Overview on degenerative arthritis

1 July 2016
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1 July 2016, Comments: 0

Degenerative arthritis is a term used interchangeably with osteoarthritis which is the most common form of arthritis. Even though it is the most prevalent form among adults over 65 years old, any individual at any age can develop the condition. Remember that the risk of developing the condition goes along with age.

The occurrence of degenerative arthritis drastically increases after 50 years old in men and 40 years old in women. It is also not uncommon for degenerative arthritis to develop years after sustaining an injury.

The commonly affected joints include the hips, knees, fingers, big toes and the spine. The protective cartilage that covers the bones of the affected joint eventually degenerates. Once this occurs, the body starts to form new bone in a reparative attempt. The loss of cartilage and development of osteophytes contributes to the pain which is the main characteristic linked with degenerative arthritis.

What are the causes of degenerative arthritis?

Degenerative arthritis typically develops once the repair mechanism by the body could not keep up with the rate of degeneration. The trigger for the deterioration and ensuing repair action is not precisely understood. There are various factors involved which makes it complicated such as structural, biomechanical and metabolic changes that occur to the joint cartilage. Additionally, genetics is also likely to play a role.

Degenerative arthritis

The commonly affected joints include the hips, knees, fingers, big toes and the spine.

Generally, degenerative arthritis is believed to affect the entire structure of the joint with erosion of the articular cartilage, hypertrophy of the bone at the borders of the affected joint, alterations to the synovial membrane, involvement of the ligaments and periarticular muscles as well as subchondral bone sclerosis.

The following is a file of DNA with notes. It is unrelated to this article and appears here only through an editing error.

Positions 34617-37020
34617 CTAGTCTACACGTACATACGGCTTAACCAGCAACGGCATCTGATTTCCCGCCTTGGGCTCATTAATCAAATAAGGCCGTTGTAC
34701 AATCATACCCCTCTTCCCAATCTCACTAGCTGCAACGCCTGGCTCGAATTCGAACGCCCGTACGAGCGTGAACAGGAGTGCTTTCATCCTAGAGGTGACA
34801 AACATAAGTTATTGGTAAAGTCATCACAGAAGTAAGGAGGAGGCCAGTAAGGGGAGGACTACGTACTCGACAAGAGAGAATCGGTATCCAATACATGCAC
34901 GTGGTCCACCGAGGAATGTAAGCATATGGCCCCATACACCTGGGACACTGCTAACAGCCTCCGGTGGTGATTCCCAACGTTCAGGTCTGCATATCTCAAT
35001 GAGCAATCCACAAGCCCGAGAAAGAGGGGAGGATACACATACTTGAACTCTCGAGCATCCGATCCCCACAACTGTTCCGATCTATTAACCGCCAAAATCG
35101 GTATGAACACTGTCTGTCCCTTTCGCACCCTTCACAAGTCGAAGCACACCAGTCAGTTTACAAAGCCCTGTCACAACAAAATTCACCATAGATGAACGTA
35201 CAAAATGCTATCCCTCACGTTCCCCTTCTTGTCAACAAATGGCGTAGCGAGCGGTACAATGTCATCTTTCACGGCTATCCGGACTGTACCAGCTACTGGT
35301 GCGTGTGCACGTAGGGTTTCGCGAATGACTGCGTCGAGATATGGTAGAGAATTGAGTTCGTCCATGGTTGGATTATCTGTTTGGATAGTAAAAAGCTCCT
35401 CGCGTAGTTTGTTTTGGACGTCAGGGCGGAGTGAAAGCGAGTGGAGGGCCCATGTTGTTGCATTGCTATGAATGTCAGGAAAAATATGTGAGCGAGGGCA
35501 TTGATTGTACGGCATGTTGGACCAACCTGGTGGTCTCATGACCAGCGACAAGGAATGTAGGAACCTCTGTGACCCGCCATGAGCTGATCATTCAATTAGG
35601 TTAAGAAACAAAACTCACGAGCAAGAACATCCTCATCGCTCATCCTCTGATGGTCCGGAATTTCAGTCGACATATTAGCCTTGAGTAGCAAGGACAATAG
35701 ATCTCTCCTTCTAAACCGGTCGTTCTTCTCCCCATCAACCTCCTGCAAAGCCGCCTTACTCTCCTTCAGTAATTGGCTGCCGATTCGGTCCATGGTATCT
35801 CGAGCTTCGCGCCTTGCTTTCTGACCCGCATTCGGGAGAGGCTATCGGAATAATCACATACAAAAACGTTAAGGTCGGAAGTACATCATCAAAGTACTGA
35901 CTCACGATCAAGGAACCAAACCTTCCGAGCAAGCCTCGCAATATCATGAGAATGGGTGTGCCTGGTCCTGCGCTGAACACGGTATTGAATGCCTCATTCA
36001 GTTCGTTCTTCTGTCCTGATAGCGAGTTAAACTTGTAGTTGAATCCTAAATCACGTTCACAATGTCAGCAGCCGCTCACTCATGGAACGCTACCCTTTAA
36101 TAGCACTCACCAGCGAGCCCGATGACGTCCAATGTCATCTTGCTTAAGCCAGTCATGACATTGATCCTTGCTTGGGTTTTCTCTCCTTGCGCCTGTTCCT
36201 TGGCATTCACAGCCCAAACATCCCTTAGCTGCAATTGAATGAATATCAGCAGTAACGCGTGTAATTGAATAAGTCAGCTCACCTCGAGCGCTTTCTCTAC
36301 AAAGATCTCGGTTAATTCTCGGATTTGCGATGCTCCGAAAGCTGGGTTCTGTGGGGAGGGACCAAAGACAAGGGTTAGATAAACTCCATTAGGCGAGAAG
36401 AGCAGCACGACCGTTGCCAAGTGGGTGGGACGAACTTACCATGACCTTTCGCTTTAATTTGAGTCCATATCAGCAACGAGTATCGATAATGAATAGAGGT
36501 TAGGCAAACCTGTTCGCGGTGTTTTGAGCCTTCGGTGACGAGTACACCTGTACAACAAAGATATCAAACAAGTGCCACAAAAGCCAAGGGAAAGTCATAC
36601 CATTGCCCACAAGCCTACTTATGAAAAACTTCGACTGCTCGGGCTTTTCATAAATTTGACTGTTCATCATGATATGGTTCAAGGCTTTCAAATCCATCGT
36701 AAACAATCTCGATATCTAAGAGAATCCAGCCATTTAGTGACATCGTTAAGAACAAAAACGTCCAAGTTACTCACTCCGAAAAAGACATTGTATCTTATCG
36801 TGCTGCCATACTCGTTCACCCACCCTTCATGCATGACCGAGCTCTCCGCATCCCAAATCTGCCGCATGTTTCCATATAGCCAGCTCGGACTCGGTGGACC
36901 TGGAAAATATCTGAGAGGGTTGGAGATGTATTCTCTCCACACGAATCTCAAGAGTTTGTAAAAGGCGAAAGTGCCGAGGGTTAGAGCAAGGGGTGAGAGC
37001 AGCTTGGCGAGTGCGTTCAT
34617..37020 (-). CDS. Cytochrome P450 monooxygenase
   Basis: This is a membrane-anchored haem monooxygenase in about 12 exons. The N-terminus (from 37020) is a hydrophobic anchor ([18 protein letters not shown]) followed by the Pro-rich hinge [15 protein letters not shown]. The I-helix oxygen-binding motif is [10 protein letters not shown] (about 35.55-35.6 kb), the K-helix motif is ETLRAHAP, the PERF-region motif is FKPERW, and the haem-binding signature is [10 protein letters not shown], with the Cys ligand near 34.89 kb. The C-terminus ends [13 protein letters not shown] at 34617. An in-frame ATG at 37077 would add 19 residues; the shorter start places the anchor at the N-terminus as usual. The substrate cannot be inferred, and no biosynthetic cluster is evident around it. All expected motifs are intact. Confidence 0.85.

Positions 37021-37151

Even though degenerative arthritis is often linked to the aging process, those who develop the condition at a young age or in unusual joints such as the ankle or shoulder with no history of injury might require assessment for avascular necrosis, unrecognized inflammatory arthritis or certain genetic conditions.

Treatment

There are limited measures to prevent the progression of degenerative arthritis. The treatment is focused on managing the symptoms which includes rigidity, pain, diminished range of motion and crepitus.

Adequate rest, maintaining the right weight, range of motion exercises, using mobility aids and NSAIDs are the usual treatment measures that can manage the symptoms. In most cases, narcotic pain medications are not needed.

The intra-articular steroid injections can be utilized to reduce the flare-up of the symptoms. In severe cases of degenerative arthritis, if the conservative measures are not enough, surgery might be needed such as osteotomy, joint debridement, total joint arthroplasty and arthrodesis.

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